Dunguripada, a small village in Saipala Gram Panchayat of Nuapada district of Odisha, had only one tube-well fitted with hand-pump as the primary water source for drinking and other domestic purposes. The community was under the impression that tube-well water is safe for consumption. In 2013, WaterAid India along with local partner Regional Centre for Development Cooperation (RCDC) intervened into the district and conducted a baseline assessment. It was found that tube-well contained fluoride of 5 parts per million, which is way beyond the permissible limit. In the small habitation of around 60 people, around 21 were already suffering from skeletal fluorosis and rest showed clear symptoms of fluorosis. Unfortunately, the community was completely unaware of the reasons behind their physical abnormalities and never questioned their only existent water source.
WaterAid India and RCDC conducted a series of meetings with the villagers, informed them about the presence of fluoride in their water source and its ill effects and started exploring ways to help the community get rid of their fluoride problem. The first collective decision villagers took was to stop using tube-well water and started using water from the nearby stream of Bhalubindha but the stream was seasonal and dried up soon after monsoon. As a result, villagers had to walk two kilometres distance every day for collecting water. The villagers also filed a memorandum for safe water supply with the Rural Water Supply and Sanitation (RWS&S) department but decided to look for an alternative water source instead of waiting for government action.
During the course of intervention, it was noticed that the contamination was confined to a certain aquifer. The other open wells touching the aquifer, popularly known as sub-surface water table, were not contaminated. With some guidance, villagers learnt that a sanitary well (dug-well fitted with hand-pump with due assessment and protection measures from sanitary point of view to avoid physical and bacteriological contamination) can be a safe source of water. However, it was not an easy task to implement. Each household contributed manpower to dig the 18 feet deep well, break boulders and to construct the wall. They also contributed INR 11,150 to meet the cost for sand, cement, transportation and the mason. Even fluorosis affected people contributed in some form or the other. When material stocks fell short and there was no cash to spare for transportation expenses, women in the community volunteered to carry big boulders on their heads to complete the work. Despite being a backward tribal habitation, the community demonstrated excellent solidarity in addressing their water quality issues.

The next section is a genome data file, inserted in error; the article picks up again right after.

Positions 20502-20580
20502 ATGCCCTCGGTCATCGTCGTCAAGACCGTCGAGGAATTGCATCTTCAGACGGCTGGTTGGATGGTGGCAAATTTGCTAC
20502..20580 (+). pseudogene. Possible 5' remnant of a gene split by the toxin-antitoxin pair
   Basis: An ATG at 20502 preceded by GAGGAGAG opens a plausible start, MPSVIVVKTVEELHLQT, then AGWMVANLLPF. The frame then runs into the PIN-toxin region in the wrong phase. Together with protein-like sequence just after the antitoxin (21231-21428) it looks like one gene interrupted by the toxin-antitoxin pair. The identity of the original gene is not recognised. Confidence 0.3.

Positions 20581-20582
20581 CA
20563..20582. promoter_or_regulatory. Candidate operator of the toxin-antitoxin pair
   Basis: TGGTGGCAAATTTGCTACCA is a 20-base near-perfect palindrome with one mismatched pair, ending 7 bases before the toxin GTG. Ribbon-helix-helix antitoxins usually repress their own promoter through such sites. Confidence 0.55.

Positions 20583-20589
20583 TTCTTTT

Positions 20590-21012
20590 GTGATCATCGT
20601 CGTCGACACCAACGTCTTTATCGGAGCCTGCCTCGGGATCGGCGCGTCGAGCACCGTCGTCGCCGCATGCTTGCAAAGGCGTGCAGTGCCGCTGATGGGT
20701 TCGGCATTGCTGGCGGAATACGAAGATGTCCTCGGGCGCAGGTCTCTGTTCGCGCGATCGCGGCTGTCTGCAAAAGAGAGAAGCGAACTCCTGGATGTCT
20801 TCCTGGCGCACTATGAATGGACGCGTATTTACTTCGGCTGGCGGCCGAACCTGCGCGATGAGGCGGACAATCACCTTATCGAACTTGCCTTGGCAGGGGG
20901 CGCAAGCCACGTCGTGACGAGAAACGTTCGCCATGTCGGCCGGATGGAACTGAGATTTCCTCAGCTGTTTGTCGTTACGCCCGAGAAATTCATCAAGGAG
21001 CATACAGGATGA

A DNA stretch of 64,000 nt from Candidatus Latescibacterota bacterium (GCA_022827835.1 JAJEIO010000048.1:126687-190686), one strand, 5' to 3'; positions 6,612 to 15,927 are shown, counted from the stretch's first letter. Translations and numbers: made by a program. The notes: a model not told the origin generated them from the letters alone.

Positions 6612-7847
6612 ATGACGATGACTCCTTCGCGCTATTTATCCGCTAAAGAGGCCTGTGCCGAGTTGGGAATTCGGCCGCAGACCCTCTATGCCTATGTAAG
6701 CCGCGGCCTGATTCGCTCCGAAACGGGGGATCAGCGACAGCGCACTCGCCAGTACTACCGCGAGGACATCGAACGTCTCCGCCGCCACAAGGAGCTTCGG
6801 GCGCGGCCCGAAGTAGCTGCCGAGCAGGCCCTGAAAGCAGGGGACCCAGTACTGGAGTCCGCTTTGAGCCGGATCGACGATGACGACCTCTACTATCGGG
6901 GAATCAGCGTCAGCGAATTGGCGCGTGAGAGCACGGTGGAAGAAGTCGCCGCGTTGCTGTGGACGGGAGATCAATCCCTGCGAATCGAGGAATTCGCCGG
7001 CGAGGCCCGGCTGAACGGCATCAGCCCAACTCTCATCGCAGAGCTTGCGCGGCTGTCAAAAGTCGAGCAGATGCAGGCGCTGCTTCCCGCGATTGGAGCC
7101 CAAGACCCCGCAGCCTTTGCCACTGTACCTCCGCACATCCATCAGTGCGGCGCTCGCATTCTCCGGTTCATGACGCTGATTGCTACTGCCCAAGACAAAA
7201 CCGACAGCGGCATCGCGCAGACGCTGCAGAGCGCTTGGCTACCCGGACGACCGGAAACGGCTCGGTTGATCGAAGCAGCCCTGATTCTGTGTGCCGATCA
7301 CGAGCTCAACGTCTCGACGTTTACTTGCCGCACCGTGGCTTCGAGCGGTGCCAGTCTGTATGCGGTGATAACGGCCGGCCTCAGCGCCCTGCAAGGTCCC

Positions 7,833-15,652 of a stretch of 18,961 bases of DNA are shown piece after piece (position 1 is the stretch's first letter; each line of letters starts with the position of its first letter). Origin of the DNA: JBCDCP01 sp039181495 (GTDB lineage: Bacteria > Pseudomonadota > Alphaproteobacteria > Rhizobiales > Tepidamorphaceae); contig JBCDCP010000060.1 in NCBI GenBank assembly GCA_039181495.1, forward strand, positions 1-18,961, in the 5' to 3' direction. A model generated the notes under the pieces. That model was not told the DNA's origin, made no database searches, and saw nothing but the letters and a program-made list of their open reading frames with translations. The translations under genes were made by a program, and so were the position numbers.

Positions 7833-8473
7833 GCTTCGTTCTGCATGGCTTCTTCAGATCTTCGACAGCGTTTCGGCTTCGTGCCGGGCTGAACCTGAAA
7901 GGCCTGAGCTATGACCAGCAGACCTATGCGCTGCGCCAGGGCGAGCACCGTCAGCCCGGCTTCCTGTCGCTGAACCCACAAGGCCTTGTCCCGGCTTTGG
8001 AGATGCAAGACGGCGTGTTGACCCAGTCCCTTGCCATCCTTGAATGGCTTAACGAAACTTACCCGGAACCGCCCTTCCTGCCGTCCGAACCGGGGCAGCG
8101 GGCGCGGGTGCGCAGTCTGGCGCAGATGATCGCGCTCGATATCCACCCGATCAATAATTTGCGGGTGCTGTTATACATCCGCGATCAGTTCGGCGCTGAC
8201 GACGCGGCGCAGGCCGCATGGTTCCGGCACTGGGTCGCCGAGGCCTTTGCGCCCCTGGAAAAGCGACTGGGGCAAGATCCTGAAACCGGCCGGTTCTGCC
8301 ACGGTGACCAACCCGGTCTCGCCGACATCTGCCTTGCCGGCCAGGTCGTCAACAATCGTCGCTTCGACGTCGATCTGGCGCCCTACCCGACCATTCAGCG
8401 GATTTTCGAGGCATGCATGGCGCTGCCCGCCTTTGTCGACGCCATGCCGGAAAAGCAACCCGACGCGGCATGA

Finally, the well was constructed. After sanitising, the water was tested and found safe for consumption. Since May 2014, the community has not experienced scarcity in the village in terms of water for drinking and domestic purposes. The villagers also formed a user group and pay regularly for the operation and maintenance of the well. RCDC also helped develop capacity within the community on testing the water quality of the sanitary well on parameters like bacteria, fluoride, iron and total dissolved solids.
Now that the immediate goal to make provision for safe water has been met, the villagers plan to approach the government to provide safe water through pipe water supply system. “We now know that getting safe drinking water is our right,” says Kailash Majhi, another fluorosis affected person in his mid-forties. The small tribal habitation of Dunguripada is a great example of how communities can contribute to mitigate their water woes in a sustainable manner.
The reasons behind popularity of sanitary well as a safe water source are: (i) easy to install; (ii) easy to operate and maintain; (iii) cost effective; and (iv) can be done at community level. A number of villages in the district have already adopted the sanitary well concept to ensure safe drinking water supply. Kadameri is a village in Beltukuri Gram Panchayat of Nuapada that has constructed 16 sanitary wells. The model has been well appreciated by the Government. RWS&S has so far constructed 45 sanitary wells across the district to combat fluoride issue.Bikash Kumar Pati is Programme Coordinator at WaterAid India.